What does sculptor mean?

Definitions for sculptor
ˈskʌlp tərsculp·tor

This dictionary definitions page includes all the possible meanings, example usage and translations of the word sculptor.

Princeton's WordNet

  1. sculptor, sculpturer, carver, statue makernoun

    an artist who creates sculptures

  2. Sculptornoun

    a faint constellation in the southern hemisphere near Phoenix and Cetus


  1. sculptornoun

    A person who sculpts. An artist who produces sculpture.

  2. Sculptornoun

    A dim spring constellation of the southern sky. It lies between Aquarius and Phoenix and lies in the direction of the southern pole of the Milky Way.

  3. Etymology: Named by the French astronomer Nicolas Louis de Lacaille in 1763. Originally called Apparātus Scūlptoris,

Samuel Johnson's Dictionary

  1. Sculptornoun

    A carver; one who cuts wood or stone into images.

    Etymology: sculptor, Latin; sculpteur, Fr.

    Thy shape’s in every part
    So clean, as might instruct the sculptor ’s art. Dryden.

    The Latin poets give the epithets of trifidum and trisulcum to the thunderbolt, from the sculptors and painters that lived before them, that had given it three forks. Addison.


  1. sculptor

    Sculpture is the branch of the visual arts that operates in three dimensions. Sculpture is the three-dimensional art work which is physically presented in the dimensions of height, width and depth. It is one of the plastic arts. Durable sculptural processes originally used carving (the removal of material) and modelling (the addition of material, as clay), in stone, metal, ceramics, wood and other materials but, since Modernism, there has been an almost complete freedom of materials and process. A wide variety of materials may be worked by removal such as carving, assembled by welding or modelling, or moulded or cast. Sculpture in stone survives far better than works of art in perishable materials, and often represents the majority of the surviving works (other than pottery) from ancient cultures, though conversely traditions of sculpture in wood may have vanished almost entirely. However, most ancient sculpture was brightly painted, and this has been lost.Sculpture has been central in religious devotion in many cultures, and until recent centuries large sculptures, too expensive for private individuals to create, were usually an expression of religion or politics. Those cultures whose sculptures have survived in quantities include the cultures of the ancient Mediterranean, India and China, as well as many in Central and South America and Africa. The Western tradition of sculpture began in ancient Greece, and Greece is widely seen as producing great masterpieces in the classical period. During the Middle Ages, Gothic sculpture represented the agonies and passions of the Christian faith. The revival of classical models in the Renaissance produced famous sculptures such as Michelangelo's statue of David. Modernist sculpture moved away from traditional processes and the emphasis on the depiction of the human body, with the making of constructed sculpture, and the presentation of found objects as finished art works.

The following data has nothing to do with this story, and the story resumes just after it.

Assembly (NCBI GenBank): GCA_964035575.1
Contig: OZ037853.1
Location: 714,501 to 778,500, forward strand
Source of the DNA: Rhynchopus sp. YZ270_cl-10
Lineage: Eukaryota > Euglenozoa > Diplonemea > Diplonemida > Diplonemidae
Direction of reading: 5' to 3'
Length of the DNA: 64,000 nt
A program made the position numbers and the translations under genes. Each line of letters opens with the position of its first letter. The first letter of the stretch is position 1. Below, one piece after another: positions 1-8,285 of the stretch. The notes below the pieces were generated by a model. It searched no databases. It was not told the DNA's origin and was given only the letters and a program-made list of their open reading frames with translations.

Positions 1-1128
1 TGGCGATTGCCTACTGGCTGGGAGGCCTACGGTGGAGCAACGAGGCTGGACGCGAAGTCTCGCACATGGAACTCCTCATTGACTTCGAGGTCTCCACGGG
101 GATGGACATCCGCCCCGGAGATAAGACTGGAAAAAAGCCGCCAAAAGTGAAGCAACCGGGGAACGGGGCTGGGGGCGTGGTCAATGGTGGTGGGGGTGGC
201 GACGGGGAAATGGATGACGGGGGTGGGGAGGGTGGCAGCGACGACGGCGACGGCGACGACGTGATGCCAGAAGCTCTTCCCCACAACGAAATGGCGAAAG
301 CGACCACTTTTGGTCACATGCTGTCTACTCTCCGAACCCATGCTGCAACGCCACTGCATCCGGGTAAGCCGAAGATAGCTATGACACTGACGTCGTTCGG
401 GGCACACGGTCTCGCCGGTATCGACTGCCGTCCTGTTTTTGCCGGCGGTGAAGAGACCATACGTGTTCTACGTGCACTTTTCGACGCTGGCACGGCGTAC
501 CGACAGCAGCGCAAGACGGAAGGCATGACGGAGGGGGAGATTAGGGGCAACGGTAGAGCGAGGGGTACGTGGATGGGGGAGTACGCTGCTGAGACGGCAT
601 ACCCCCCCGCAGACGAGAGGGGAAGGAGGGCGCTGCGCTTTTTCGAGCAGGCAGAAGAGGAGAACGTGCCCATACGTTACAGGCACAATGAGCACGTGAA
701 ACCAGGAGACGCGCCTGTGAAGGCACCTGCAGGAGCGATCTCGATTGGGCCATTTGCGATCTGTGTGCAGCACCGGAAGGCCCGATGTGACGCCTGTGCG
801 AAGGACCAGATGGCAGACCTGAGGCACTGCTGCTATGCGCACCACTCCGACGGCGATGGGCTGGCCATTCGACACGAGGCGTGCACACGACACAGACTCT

1. sculptor